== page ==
All markets force companies to make choices: value proposition, how will it be differentiated, does anyone care, how does each investment support the intended value chain/value proposition. A disaggregated Internet forces existing companies to make new choices and creates the opportunity for new ones to disrupt.
The emergence of Broadcom, and companies like Arista that use Broadcom, has led to an ongoing strategic conversation at network equipment companies for many years now. The conversation is especially poignant to those network equipment companies that differentiate in the market with their own silicon, including Cisco, Juniper, and Nokia. Some of these companies have been straddling merchant silicon for some products and their own silicon for other products. It is easy to get into a strategic straddle when going down that path: creating internal confusion about what the company’s value proposition is, and not executing it well on either side of the straddle. In the vernacular of American Football, what is the company’s “identity”.
It is seductive to think you can use your own silicon in one product, and merchant silicon in another. Not every company has the same relationship with Broadcom as Arista does, especially those companies that send mixed signals to Broadcom by developing their own silicon. For those companies that do develop their own silicon, there is that uncomfortable feeling that every time they spend money on Broadcom, they are funding the war chest of a company that is fundamentally opposed to what they do. Rule number one in war, don’t do your enemies any favors. For a company with the heritage and pride of Cisco, let’s multiply that a few times.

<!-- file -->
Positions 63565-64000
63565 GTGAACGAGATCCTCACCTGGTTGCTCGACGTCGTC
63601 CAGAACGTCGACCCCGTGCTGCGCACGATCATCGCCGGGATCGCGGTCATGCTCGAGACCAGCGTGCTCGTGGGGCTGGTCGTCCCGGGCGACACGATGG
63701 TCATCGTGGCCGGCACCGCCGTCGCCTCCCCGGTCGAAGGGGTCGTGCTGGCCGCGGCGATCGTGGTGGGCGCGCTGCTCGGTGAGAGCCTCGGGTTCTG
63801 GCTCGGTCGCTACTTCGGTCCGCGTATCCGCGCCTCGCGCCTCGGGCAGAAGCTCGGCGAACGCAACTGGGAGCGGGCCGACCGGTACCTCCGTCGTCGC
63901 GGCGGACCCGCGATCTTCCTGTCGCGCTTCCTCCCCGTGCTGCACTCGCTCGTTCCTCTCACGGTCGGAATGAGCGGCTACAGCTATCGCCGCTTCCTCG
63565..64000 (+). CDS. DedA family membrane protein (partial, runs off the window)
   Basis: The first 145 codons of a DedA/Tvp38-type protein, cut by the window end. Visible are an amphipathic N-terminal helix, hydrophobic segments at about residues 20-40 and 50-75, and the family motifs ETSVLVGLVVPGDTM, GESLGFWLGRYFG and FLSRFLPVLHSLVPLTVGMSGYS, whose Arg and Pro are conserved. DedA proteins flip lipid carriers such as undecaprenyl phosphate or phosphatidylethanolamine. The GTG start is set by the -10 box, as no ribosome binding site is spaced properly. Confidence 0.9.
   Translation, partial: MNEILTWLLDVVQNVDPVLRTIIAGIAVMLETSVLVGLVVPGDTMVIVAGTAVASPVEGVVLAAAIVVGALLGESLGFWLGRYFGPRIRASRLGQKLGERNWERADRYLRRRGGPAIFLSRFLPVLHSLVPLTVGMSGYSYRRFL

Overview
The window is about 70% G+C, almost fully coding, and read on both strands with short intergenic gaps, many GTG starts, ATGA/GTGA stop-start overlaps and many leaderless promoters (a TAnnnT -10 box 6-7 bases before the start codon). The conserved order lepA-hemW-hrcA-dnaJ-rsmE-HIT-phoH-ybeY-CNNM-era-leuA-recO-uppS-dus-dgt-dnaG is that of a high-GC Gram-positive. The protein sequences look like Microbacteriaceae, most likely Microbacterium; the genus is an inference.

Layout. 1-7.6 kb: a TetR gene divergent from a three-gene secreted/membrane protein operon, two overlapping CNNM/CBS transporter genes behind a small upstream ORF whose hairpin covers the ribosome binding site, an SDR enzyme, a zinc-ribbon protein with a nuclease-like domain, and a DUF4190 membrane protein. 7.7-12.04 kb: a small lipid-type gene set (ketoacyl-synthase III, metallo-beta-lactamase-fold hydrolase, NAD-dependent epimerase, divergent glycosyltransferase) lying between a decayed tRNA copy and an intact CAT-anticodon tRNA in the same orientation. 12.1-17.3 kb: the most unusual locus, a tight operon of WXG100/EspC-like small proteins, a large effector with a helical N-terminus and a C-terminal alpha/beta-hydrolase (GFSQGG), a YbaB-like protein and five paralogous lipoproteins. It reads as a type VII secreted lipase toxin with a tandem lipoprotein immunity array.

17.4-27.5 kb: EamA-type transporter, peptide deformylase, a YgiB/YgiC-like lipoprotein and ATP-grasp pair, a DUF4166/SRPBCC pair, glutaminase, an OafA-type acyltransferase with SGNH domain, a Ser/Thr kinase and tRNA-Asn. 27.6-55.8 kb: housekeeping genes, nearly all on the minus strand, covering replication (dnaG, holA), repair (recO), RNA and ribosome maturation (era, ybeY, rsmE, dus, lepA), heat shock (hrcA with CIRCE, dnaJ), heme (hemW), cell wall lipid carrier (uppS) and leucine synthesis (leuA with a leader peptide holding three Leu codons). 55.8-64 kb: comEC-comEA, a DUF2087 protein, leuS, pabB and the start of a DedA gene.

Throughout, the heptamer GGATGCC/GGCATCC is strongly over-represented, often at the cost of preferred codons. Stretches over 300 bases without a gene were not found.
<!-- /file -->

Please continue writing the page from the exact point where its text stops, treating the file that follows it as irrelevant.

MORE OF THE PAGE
The bigger problem though is value chain and value proposition. Compelling value propositions don’t just pop out of nowhere, they are not solely the result of a single product manager with a game-changing product requirements document. Compelling value propositions are the result of aligning the value chain with a value proposition, and when companies have a mix of business models, then the value chain can become mixed as well. Strategic straddle. Is the value in the software, hardware, or services, and how does the culture, value chain, processes, and incentives of the company systematically contribute to the intended value proposition?
Broadcom forces companies like Cisco, Juniper, and Nokia to examine if they want to continue to develop their own silicon. In the cloud era, the issue is volume, the same issue that has impacted the optical transceiver business. Hyperscalers, and some SPs, are individually so large, that their purchases can be of significant enough volume to achieve pricing below what network equipment suppliers can or want to provide components/systems at. This is explicit in the optical transceiver pluggable market, and a little more subtle in the network processor market. The proprietary silicon of a network equipment supplier is limited to the volume of systems sold by that supplier. Broadcom’s volume is not. While Cisco is certainly a high-volume operation, they have to have one eye on Broadcom’s volume and another eye on who is going to lead the industry conversation about what silicon should be. These questions are a little more existential for lower-volume players, but Cisco would not be exempt from such questions.